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Woman holding jaw due to TMJ painThe temporo­mandibular joint, also known as TMJ, acts as a hinge where your jawbone meets your skull. There is a joint on both sides of your jaw. Temporo­mandibular disorders are problems with your jaw movement and pain in and around jaw joints. Temporo­mandibular disorders are known as and usually called TMD.​​​​ The acronyms: TMD, TMJ, as well as TM, are all used to summarize temporomandibular jaw problems. Many people will experience problems with jaw movement and pain in the area during their lifetime. Joint and muscle problems are complex, so finding the right TMD diagnosis may take a while.

Our team at Rush Creek Dentistry is here to help you along the way. We can build a repertoire with the nuances of your issue and recommend treatments. Luckily the discomfort that comes from TMD is temporary and more severe cases can be relieved with nonsurgical treatments and care that you will be able to manage yourself.

What Causes TMD?

TMD means you may have pain in the muscles that control your jaw movement. The exact cause of your TMD can be difficult to determine because sometimes your pain can be caused by a combination of factors. Some people with jaw pain suffer from bruxism, meaning they tend to clench or grind their teeth. TMD can also be caused by a jaw injury, arthritis, or your genetics. The most common cause of TMD is muscle tension, this can be triggered by stress. If you have a habit of clenching your jaw when you are under stress you may start to feel pain and develop TMD.

What Are The Symptoms Of TMD?

People with TMD may hear a clicking sound or feel a grinding sensation when they chew or open their mouth. It is important to understand that if there is no limitation with these movements, and if the pains experienced are few and far between, then you most likely do not need treatment. Jaw pain can be common and usually goes away on its own. A symptom of TMD is a continuous pain in your jaw or temporomandibular joint. This can be accompanied by difficulty chewing or pain while chewing. Another sign is an aching pain in your face or in and around your ear. Some also experience locking of your temporomandibular joint, this will make it difficult to open or close your mouth.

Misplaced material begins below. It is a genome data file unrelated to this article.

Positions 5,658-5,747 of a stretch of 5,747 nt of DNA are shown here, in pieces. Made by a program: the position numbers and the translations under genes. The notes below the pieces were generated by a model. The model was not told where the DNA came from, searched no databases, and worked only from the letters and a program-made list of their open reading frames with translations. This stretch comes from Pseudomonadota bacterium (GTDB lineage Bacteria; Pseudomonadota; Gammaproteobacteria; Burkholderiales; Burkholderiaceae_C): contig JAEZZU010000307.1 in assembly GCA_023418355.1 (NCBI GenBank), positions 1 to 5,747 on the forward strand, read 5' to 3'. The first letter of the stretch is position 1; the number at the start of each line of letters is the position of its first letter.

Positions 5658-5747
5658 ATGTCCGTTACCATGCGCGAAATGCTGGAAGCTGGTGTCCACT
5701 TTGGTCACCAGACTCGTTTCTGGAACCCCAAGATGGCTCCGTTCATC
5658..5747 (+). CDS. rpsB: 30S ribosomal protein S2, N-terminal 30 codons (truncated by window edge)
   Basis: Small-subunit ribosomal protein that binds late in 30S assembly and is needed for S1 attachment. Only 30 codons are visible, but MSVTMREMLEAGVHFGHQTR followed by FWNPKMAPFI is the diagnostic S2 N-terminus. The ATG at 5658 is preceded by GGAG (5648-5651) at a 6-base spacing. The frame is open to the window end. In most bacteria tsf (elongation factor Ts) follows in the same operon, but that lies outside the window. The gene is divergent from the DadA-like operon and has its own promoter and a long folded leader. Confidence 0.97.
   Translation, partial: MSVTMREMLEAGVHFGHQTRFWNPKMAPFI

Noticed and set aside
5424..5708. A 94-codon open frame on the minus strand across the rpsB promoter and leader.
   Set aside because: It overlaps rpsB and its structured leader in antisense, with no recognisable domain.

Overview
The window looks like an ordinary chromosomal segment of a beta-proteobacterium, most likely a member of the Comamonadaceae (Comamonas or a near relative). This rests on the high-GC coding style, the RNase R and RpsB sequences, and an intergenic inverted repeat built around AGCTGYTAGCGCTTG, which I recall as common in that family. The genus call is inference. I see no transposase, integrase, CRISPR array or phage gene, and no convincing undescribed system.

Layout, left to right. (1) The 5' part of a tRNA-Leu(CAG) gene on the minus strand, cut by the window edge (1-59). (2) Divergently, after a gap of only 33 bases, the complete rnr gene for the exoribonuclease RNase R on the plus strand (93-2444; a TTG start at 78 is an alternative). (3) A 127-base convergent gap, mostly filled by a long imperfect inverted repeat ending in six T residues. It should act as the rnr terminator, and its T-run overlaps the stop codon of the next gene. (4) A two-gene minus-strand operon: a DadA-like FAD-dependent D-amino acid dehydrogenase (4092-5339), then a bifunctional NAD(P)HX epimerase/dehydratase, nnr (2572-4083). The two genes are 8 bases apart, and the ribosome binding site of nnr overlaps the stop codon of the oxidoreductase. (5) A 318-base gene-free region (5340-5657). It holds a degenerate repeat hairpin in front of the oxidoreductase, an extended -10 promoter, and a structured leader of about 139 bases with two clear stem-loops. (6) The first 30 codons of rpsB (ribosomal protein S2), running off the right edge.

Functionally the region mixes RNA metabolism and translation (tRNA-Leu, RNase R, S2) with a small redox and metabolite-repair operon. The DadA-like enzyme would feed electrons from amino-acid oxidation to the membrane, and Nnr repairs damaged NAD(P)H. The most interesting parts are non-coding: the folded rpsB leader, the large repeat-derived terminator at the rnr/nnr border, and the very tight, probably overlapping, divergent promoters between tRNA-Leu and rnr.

How Is TMD Diagnosed?

Unfortunately, there is no one easy way to diagnose TMD. In order to determine whether or not you have this condition your dentist will ask you questions about your habits and health. Your dentist will also check the condition of your mouth with an oral exam. Your dentist will also take x-rays in order to be able to observe your jaw bones.

How Is TMD Treated?

The good news is that the symptoms of TMD usually go away without treatment. Some at home treatments can relieve your jaw pain. In order to reduce pain at home you should rest your jaw joint. In addition, you should eat soft foods, and avoid chewy foods. If you feel intense pain or soreness, you can follow this simple treatment: use an ice pack or warm and moist cloth to soothe your jaw for fifteen minutes a few times a day. Gently open and close your mouth, while switching back and forth between hot and cold. Learning ways to reduce stress will also help with TMD problems.

Additionally, you can use medicines that reduce swelling and relax your jaw muscles for a short time. As far as dental treatments, our dental professionals at Rush Creek Dentistry are experienced in providing splints and surgeries for TMD. Consult with a dental professional now by dialing 682-277-0535.
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